Aug 22, 2018 | Featured Web Article

All About Nyjer Seed

Nyjer is a favorite backyard food of goldfinches, pine siskins, common redpolls, house finches, and other small-billed seed-eating birds.
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Nyjer, or thistle seed, is that tiny, black, oil-rich seed best known for attracting goldfinches to backyards across North America. Nyjer is typically offered in special tube feeders with tiny slots or in mesh sock feeders. Here are a few things that every feeding station manager should know about this popular backyard food.

1. When Nyjer seed dries out, birds won't eat it. Nyjer is an oily seed, which makes it an excellent energy source for the birds that eat it. But its oily nature also causes the seed to dry out over time and lose its attractiveness to birds. This can happen whether the seed is in a feeder or stored inside. Birds will turn their bills up to old, dried out Nyjer. Avoid waste by purchasing only the amount of Nyjer you can use up in a month or two's time.

2. Nyjer seed is not really thistle seed (and other confusing things about the name). Nyjer is often called thistle seed, but it is not the noxious thistle weed we see growing on roadsides. It typically will not germinate under your feeders since the USDA requires that all Nyjer seed imported to the United States be heat-treated for sterilization.

Nyjer is an agricultural crop imported primarily from India, Ethiopia, Nepal, and Burma (Myanmar). In these countries it is processed into both cooking and lighting oil.

3. Nyjer seed has a shell. If you think birds aren't eating the seed because you see a lot of black debris on the ground, examine it more closely: What you're seeing may be mostly the thin, empty Nyjer hulls.

4. When Nyjer seed becomes moldy, it must be discarded. Nyjer seed is vulnerable to spoilage while in the feeder. Replace Nyjer every three to four weeks if it is not being actively eaten. Shake the feeder daily to help prevent clumping and molding. If you're adding Nyjer to a feeder that has a quick-release base, add the seed from the bottom. This helps rotate the seed and prevents the seed in the bottom of the feeder from becoming compacted and moldy. Keep seed in the feeder dryer with the help of a weather guard or dome. And if bird activity slows down, fill your feeder only halfway.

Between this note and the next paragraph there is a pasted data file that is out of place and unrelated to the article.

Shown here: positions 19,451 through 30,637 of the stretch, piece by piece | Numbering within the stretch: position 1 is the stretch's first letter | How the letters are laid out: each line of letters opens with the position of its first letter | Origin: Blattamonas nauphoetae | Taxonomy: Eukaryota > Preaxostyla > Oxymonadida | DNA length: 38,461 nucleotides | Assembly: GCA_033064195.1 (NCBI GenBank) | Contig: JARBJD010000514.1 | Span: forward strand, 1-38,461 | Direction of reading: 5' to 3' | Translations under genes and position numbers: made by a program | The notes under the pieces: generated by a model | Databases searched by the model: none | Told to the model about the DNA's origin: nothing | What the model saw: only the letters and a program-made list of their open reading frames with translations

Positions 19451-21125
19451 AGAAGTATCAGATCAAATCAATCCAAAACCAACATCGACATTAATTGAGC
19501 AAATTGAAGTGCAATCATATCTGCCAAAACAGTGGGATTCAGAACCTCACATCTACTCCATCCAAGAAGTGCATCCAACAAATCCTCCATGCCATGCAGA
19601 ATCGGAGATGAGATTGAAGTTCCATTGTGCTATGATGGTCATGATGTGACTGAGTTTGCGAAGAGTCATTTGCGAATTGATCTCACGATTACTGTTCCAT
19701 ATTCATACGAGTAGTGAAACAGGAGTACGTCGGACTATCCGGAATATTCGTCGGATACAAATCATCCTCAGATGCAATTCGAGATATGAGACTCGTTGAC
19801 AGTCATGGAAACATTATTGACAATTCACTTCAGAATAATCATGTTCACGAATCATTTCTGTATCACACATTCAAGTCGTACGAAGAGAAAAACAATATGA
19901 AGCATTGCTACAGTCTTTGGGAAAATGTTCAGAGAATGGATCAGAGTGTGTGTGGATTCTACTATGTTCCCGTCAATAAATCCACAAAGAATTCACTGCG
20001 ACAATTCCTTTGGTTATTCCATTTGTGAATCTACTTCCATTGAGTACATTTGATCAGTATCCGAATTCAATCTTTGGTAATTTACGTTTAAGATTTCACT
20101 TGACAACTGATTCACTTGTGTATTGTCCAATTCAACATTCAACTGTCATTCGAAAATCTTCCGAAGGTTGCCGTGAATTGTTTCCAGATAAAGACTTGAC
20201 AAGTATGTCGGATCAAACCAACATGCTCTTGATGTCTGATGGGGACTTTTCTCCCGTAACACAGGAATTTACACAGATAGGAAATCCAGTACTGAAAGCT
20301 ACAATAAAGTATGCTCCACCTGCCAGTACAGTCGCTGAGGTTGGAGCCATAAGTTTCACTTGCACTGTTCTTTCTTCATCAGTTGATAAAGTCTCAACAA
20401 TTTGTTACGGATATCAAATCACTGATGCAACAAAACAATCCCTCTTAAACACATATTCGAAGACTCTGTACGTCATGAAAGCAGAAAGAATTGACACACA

If the seed does become moldy, it should be removed and disposed of where the birds will not find it. Use a 10 percent bleach-water solution to clean the feeder. Buy feeders that are easy to clean—the easier they are to clean, the more often we'll clean them, and that's good for the birds.

5. Goldfinches aren't the only birds that eat Nyjer seed. Nyjer is a favorite backyard food of goldfinches, pine siskins, common redpolls, house finches, and other small-billed seed-eating birds. You may also see nuthatches, chickadees, doves, downy woodpeckers, and other birds eating it.

And a bonus to offering Nyjer seed? Squirrels typically ignore it when fed straight up! So hang those Nyjer feeders and enjoy the finches and other birds.



About Nancy Castillo

Nancy Castillo is co-owner of the Wild Birds Unlimited Nature Shop in Saratoga Springs, New York. You can follow the bird activity in her yard at The Zen Birdfeeder blog.

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    by Brian Tremback, Sun, 14 Nov 2021
  • Birds are on the decline though sunflowers are rarely touched and for weeks hardly .eaten. I'll try a few sparing nuts on the table and a fat ball broken for jackdaws and tits but mealworms were a summer favourite being my go to choice
    by Paul Harabaras, Thu, 04 Nov 2021
  • I’ve been enjoying goldfinches eating coneflower/ echinacea seeds in my new pollinator garden! I will leave the plants out all winter for them if the seeds keep that long? Or should I deadhead and put them in a dry area? Im in CT and thought they migrated, but didn’t know they put in winter coats! What do they eat in winter without bird feeders?
    by Anne Sheffield, Sat, 04 Sep 2021
  • Hi Gary, I will pass your question along to Birdsquatch next time I see him. He knows infinitely more about nocturnal wildlife than I do. Where do you live? That's pretty important in figuring out the answer. But the thief could be raccoons, deer, or flying squirrels. Do you live in the woods? Are there trees near your feeder, or must the culprit climb a shepherd's hook or pole? Dawn Hewitt, Watching Backyard Birds
    by Dawn Hewitt, Mon, 30 Aug 2021
  • This breaks my heart. God strengthen your spirit and comfort your heart.I am fortunate to be taking a vacation next month, hopefully before sky high inflation hits and I can no longer afford it.
    by Ironweeds, Fri, 27 Aug 2021